How to attach trellis to a fence

Adding trellis to existing fencing

Often, people are looking for a way to increase the height of their existing fence, whether it be the presence of new neighbours or a move into a new home. Adding trellis is the ideal solution to add height to your fencing without creating an ugly solid boundary. Trellis can be used to allow climbing plants to grow into the fence which can create an attractive garden addition as well as being practical.

Purely decorative or solidly practical, trellis is the mainstay of many garden walls and fences. Put it up right and it will last for decades.

Putting up trellis is a relatively easy job for a DIY novice to tackle, but our How To guide below will guide you through how to choose the right trellis, what tools to use and how to attach trellis to your fence.

Get it right

Trellis is easy to put up but it takes time and a bit of thought to get it right. First thing is to fix battens of wood to the wall using plugs and screws. This creates a strong framework to which the trellis can be fixed. The most important benefit to the battens is that it 'holds' the trellis away from the wall. The gap can then be capitalised on by climbing and twining plants. Without the gap, you won't have a space to tie plants and the plants themselves will simply flop forward. It also allows a whiff of air to circulate and reduce stagnant conditions loved by fungal infections.


This batten framework should be solidly affixed to the wall. Ideally, the size of each batten shouldn't be wider than the wood used in the trellis – this means the batten will be hidden by the trellis. Fix a batten at each end of the trellis and if the trellis is big, put one horizontally across the middle. That means lots of fixing points for the trellis and that will make a solid structure. One little point to bear in mind is not to fix battens to a wall below the damp-proof course. If you do this, moisture could skip the damp-proof membrane and cause damp problems. Only choose wood for your battens that is pressure-treated with preservative. It gives a long guarantee against rot and, lets face it, you won't want to be replacing the battens – ever!

Get the right gear

Quality trellis is paramount to the success of the project. If a panel warps and bends when you pick it up, chances are it is a little too flimsy for the job. Sturdy is the watch word. Galvanised screws or nails are vital to avoid rust and consequent run marks. When drilling I always like to invest in a new drill bit – especially if you are drilling into older bricks that tend to be tougher to penetrate than newer versions. I won't even mention getting the correct drill bit to suit the wall plugs to suit the crews - No one would ever try and mismatch those. Would they?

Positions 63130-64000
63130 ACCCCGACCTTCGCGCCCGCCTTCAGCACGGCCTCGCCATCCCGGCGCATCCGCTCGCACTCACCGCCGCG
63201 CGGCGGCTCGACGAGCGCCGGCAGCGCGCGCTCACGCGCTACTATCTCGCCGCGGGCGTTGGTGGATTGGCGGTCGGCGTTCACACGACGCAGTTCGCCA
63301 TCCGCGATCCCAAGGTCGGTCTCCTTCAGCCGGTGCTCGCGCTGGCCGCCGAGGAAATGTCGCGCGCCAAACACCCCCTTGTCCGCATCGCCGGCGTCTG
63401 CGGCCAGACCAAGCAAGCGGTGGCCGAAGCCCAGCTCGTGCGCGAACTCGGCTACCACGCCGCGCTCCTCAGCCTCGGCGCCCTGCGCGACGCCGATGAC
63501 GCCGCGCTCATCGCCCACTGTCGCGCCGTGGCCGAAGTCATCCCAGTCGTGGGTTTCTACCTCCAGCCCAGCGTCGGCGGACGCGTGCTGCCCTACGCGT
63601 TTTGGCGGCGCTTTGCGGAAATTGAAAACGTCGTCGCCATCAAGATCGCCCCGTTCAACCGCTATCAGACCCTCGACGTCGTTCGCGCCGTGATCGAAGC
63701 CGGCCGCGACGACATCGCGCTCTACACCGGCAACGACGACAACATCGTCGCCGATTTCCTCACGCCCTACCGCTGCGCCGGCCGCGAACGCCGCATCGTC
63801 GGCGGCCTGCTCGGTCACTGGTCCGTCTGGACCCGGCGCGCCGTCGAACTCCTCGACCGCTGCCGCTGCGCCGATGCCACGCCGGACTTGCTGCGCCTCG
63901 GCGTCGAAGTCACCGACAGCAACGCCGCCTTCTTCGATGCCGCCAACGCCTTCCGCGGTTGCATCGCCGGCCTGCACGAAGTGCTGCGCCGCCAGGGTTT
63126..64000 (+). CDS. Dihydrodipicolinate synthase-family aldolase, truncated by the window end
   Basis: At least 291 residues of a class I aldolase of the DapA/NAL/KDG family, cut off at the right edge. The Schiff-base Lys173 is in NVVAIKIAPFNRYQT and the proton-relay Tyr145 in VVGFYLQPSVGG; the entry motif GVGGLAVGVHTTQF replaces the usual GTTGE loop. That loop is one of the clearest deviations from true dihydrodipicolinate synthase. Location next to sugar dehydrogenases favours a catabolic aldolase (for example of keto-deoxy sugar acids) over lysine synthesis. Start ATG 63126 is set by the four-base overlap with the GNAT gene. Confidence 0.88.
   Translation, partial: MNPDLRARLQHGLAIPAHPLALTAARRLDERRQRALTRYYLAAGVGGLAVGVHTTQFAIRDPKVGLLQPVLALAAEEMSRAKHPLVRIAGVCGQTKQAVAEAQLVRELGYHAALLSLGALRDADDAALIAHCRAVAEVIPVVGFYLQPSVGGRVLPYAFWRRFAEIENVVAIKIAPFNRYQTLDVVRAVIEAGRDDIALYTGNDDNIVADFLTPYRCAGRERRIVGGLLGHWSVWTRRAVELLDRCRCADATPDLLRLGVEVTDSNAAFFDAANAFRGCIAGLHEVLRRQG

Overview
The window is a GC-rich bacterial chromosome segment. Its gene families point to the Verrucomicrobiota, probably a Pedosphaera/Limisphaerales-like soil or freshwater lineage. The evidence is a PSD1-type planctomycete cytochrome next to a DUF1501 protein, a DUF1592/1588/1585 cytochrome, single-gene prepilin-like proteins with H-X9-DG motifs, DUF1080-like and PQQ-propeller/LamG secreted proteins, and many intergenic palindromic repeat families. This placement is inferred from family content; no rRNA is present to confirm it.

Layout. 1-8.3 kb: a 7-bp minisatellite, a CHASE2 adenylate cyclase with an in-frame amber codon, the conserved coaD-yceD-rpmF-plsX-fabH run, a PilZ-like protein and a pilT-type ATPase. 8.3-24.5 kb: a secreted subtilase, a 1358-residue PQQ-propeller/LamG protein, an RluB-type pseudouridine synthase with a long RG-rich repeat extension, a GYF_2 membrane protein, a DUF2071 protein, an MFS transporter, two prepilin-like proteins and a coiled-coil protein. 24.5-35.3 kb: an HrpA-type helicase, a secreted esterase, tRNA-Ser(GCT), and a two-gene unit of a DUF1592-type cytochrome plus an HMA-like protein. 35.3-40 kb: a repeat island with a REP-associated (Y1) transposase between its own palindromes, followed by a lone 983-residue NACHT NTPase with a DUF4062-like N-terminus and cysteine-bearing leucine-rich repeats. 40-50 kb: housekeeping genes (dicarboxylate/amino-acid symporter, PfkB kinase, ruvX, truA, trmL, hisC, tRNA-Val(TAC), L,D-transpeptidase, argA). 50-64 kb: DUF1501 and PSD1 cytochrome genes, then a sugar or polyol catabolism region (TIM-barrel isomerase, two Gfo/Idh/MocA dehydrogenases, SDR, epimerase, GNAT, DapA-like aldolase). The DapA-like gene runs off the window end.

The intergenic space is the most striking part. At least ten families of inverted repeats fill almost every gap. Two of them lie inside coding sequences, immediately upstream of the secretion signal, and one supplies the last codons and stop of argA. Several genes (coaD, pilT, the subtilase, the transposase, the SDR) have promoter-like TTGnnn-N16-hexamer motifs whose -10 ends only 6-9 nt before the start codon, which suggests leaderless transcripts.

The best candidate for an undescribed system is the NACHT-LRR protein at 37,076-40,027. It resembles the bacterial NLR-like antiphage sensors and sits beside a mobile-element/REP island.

Add a little

It's often the case that a stretch of trellis is what's needed on top of an existing panel. I have seen such paneled trellis simply plonked on top and a few screws inserted vertically into the fence panel. What I haven't seen is that type of arrangement lasting longer than a month. The best way to 'extend' a fence panel is to fix a batten on the rear of the upright supports and then fix sideways into those - It's sturdy and will last for years (only try this if the existing panel is strong, sound and in good condition).


You can sort fencing and trellis out all on your own. However, it will take speed, dexterity and a few bricks to wedge the other end. It's much better to get a friend to hold everything steady as you fix battens and trellis. They can also reach the elusive spirit level that always falls just out of reach at the all important moment.


I once put hinges on a run of trellis because I thought it would make it easier to re stain and paint - It worked! Obviously, I couldn't move the trellis too far as it would have ripped the plants, but a few inches allowed the brushes to get in the small spaces of the lattice work resulting in a lovely painted finish (I carefully un-clipped the rose and gently laid it down before painting the trellis). It's worth a thought – or at least, ensure the wall behind the trellis is sound and painted (if required), and that the trellis you are using is exactly as you want it to look.

Weighty problem

A newly planted climber is usually small and therefore lightweight. But plants grow (or that's the general idea!) and, therefore, put on weight. A fully grown rose or wisteria has the capability to pull away poorly fixed trellis from a wall. It can also break through poor quality trellis after a few years. Only choose pressure treated trellis or a top quality (=thick!) metal trellis for a fifteen year guarantee against rotting. Spend the money on day one and the years will fly by pain-free.

Check out some more handy tips